Lives In A Landscape: Gone East - BBC Radio 4

The Interview Award
Allison Ferns interviews Reunited Brothers - BBC Southern Counties Radio
Andrew Peach interviews Graeme Murty - BBC Radio Berkshire
Eddie Mair interviews Ken Livingstone - BBC Radio 4
Electric Radio interview with Jonathan Aitken - Prison Radio Association & Electric Radio Brixton
Feargal Keane interviews Lana Vandenberghe - Taking a Stand, BBC Radio 4

The Breaking News Award
Attacks in Mumbai - BBC Radio 4
Body on Arbroath Beach - Tay News Team
Schools Closures - BBC Radio Shropshire
The Rangers Riot - BBC Radio Manchester
The Ray Lewis Investigation - BBC London 94.9

The Live Event Coverage Award
Absolute Coldplay - TBI Media for Absolute Radio
Carnival - 1Xtra
Summer Sundae Weekender - BBC 6 Music
The Beijing Olympics - BBC 5 live
The Coldstream Guards Come Home To Windsor - BBC Radio Berkshire

The Community Award
A Sound Fix (Spots) - Prison Radio Association for Electric Radio Brixton
Coventry Market the Musical - BBC Coventry & Warwickshire
Don't Be A Tosser! - BBC Radio Suffolk
Legsy Gets A Break - BBC Radio Berkshire
Omagh Community Radio Group for Strule FM

The Themed Programming Award
1968 - Myth or Reality ? - BBC BBC Radio 4
Family Life - BBC Hereford & Worcester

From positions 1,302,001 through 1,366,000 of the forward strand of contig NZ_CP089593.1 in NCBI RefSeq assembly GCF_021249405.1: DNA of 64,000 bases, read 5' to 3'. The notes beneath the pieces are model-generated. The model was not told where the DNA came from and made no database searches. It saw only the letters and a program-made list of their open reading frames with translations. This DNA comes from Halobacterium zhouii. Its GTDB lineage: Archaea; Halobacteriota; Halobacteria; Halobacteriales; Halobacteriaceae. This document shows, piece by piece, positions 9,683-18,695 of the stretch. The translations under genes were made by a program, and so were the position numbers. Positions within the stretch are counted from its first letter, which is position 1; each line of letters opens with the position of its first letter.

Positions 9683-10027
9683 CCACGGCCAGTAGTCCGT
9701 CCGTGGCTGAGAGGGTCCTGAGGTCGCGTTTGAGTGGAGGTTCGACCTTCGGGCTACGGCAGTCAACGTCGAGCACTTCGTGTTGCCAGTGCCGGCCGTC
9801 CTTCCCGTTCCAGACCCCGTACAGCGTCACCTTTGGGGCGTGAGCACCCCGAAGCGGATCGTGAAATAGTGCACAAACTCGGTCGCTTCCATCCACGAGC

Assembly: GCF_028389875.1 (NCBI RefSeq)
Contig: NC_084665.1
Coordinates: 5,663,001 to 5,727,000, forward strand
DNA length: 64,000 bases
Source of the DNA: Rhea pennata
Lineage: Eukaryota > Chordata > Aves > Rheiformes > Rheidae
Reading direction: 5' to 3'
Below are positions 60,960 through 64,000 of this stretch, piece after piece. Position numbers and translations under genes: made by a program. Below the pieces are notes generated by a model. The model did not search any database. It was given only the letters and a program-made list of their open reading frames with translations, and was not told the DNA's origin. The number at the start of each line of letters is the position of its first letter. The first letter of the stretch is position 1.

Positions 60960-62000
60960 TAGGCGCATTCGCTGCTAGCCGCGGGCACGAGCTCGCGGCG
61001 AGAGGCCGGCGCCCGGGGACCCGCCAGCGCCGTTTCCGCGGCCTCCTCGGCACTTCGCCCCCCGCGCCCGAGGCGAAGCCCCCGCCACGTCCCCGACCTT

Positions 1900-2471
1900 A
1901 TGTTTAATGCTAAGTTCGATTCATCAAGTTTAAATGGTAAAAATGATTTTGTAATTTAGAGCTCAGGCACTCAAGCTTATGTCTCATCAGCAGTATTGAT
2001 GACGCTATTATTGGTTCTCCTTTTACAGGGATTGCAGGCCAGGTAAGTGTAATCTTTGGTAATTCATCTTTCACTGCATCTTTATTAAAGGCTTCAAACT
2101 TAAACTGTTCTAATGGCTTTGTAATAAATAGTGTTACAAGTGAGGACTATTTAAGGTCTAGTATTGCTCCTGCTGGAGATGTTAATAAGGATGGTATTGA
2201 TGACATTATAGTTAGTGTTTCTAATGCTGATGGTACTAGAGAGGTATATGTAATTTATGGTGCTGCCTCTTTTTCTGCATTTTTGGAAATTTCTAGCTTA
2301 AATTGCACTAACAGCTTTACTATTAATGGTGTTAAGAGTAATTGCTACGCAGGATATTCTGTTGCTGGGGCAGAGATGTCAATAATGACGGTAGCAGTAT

The Chopin Experience - BBC Radio 3
The Forgotten Army - 106 JACK fm
US'08 BBC Bus: Talking America - BBC World Service News

The Promo Award
Absolute Radio Discover Real Music - Absolute Radio
Bristol's Big Give - GWR Bristol
Kiss The Planet - What Will You Do? - Kiss Network
The My Lai Tapes - BBC World Service
TV Licensing - Students Campaign - Fresh Air Production & Proximity London for BBC Radio 1

The Competition Award
Adam and Joe - Video Wars - BBC 6 Music
Facebuck - Galaxy Network
Heart's Tankety Tank - Heart FM
Radio City Makes Your Day - Radio City
Win Your Wedding - CFM

The Station Imaging Award
BBC Radio 1
City Talk 105.9

The Internet Programme Award
Answer Me This! - Answer Me This
Media Talk - The Rout At Radio 2 -
Nature's Voice - Podcasts for the RSPB Website
Rethinkdaily -
The Budgerigar and the Prisoner - Clifton

The Multiplatform Radio Award
95.8 Capital FM iPhone Application - 95.8 Capital FM
Classic FM
Radio 1's Big Weekend - BBC Radio 1
Wimbledon - BBC Radio 5 live Interactive
World On The Move - BBC Radio 4

Station Of the Year: Under 300,000
BBC Radio Foyle
Beacon Radio (Shropshire)
Radio Scilly

Station of the Year (300,000 - 1 million)
BBC Hereford & Worcester
BBC Radio Nottingham
Lincs 102.2 FM

Station of the Year (1 million plus)
BBC Radio Ulster
Kerrang 105.2
Magic 105.4

Digital Station of the Year
BBC Asian Network
Fun Kids
Planet Rock

UK Station of the Year
BBC Radio 1
BBC Radio 3
Classic FM